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A Jamestown native who’s in his first season as the place kicker at the University of Rhode Island, Harrison Leonard took the elements commonly associated with getting a startup business off the ground and drilled it directly through the uprights.
His vision of creating a more efficient way of learning was officially launched on the first day of September. Two months later, Leonard can only smile due to the significant traction gained through the creation of Caktus, lauded as the future of education per its creator. This week, the website received 70,000 questions to bring the total to 200,000 since the curtain was raised on a venture that has relied on grassroots efforts and social media to spread the word of what’s available with one click of the mouse.
“For me to see this working, and helping so many students on a daily basis, it’s awesome,” Leonard said.
Listed as a redshirt sophomore, Leonard joined the Rams after spending the past three seasons as a backup kicker on the Notre Dame football team. Why he chose to head down the educational path with an emphasis placed on saving time stems from personal observations of what’s taking place and what should be the modus operandi when it comes to schooling.
“Right now in college, you’re either going to get an education or get a degree. The majority of people of going to get the degree. They’re not learning anything. You’re just getting all this information thrown at you and it’s impossible to remember it,” Leonard said.
“Simply type your question in, and boom, there’s your response. It quickly simplifies it rather than going through 2,000 pages of reading,” Leonard said.
What Leonard has created is an educational safari that’s the anti-Google. The days of seeking the essential “needle in a haystack” upon asking a question and being directed to other websites to find an answer have ceased. Caktus represents one-stop shopping doubling as a time saver.
“Say you need to provide an opinion on something. Maybe you don’t know the exact answer or the direction you want to head down. Caktus will provide those examples on how to get started,” Leonard said. “What takes you six hours can now take you half an hour.”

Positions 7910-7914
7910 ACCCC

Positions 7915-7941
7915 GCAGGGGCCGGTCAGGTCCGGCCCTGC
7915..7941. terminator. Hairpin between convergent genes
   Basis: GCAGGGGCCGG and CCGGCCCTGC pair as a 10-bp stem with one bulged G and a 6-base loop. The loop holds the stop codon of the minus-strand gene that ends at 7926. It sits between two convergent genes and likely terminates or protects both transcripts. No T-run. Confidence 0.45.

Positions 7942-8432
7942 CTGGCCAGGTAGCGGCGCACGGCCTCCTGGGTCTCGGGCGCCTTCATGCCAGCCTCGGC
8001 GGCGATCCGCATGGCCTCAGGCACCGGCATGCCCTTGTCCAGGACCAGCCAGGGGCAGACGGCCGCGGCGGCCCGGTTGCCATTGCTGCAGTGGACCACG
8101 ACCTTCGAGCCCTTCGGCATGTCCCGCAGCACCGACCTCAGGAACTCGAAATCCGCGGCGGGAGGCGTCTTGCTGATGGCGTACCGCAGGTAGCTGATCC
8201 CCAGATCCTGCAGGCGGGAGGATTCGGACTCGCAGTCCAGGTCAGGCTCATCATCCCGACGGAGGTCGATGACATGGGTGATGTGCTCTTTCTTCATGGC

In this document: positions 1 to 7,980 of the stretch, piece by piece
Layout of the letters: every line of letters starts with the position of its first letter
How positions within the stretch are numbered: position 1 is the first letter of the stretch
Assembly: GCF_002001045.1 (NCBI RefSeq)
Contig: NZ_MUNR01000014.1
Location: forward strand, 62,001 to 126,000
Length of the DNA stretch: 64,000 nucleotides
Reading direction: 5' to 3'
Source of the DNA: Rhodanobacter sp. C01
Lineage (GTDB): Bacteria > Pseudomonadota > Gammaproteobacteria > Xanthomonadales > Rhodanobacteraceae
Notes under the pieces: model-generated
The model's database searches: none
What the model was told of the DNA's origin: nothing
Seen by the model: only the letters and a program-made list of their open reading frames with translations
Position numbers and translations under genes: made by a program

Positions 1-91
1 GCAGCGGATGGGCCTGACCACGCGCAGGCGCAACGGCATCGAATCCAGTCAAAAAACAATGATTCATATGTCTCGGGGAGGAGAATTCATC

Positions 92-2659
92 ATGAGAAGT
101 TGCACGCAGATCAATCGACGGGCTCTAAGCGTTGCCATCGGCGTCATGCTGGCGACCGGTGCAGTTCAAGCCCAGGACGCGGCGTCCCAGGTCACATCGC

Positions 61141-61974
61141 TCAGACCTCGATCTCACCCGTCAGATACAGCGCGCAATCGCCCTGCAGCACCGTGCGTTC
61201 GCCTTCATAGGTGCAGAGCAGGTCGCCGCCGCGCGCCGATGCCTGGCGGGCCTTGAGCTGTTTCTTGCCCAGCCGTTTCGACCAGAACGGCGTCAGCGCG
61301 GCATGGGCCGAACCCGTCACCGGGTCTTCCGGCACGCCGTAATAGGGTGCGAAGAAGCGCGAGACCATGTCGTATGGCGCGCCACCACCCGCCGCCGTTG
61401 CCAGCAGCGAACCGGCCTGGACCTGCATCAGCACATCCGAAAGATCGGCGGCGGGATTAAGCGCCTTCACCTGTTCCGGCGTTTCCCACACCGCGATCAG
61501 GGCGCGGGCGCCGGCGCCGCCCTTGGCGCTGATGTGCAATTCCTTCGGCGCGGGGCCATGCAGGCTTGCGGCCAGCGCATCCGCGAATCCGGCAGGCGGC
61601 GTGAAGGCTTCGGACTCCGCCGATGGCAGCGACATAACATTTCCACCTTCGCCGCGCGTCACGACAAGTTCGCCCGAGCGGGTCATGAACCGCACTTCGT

The target audience for Caktus is student-athletes like Leonard and fellow URI special teams contributor Davey Schaum-Bartocci, who was brought on board to handle the marketing and publicity for this subscription-based website. Schaum-Bartocci reached out to the fraternities and sororities on the URI campus with his boots-on-the-ground approach yielding instant support.
“Once they see it, they’re all super impressed. We’ve received a lot of great feedback on how it works,” said Schaum-Bartocci, the Rams’ punter.
Noted Leonard, “The first thing we thought of is the target market as far as those crunched for time and needing to get things done quickly. It’s athletes and Greek life people.”
The popularity of Caktus soared to greater heights when Schaum-Bartocci recorded a video that showed off the software and was posted to his personal TikTok account the night before URI staged an epic seven-overtime victory over Monmouth.
“Instead of sifting through a bunch of pages, follow this tip,” was the hook that Schaum-Bartocci utilized, a passionate plea that clearly resonated with the audience. When the URI redshirt senior woke up the next morning, he was astonished to learn that 75,000 folks had checked out his TikTok post on Caktus’ behalf.
The popularity of Leonard’s quest of lessening the strain of seeking the desired answer that puts the searcher on the right path is reflected in Caktus recently surpassing 22,000 users spread among 28 countries. Given Leonard’s current status, it shouldn’t register as a shock to learn of Caktus’ popularity among today’s college football players – even those at the Division I Football Bowl Subdivision level.
If Caktus was able to get off the ground in the fashion that it did while Leonard was in-season, the sky appears to be limitless pertaining to the next evolution of the site once the offseason arrives and in theory more time is available.
“We want to continue to develop the platform and see where it goes,” said Leonard about his business venture that’s rooted in simplicity.
Brendan McGair is a sportswriter and columnist with the Pawtucket Times and the Woonsocket Call. A graduate of Providence College, McGair is a five-time recipient of the R.I. Sports Writer of the Year Award as voted by the National Sports Media Association (NSMA).
Follow McGair on Twitter @BWMcGair03 and on Instagram @bwmcgair.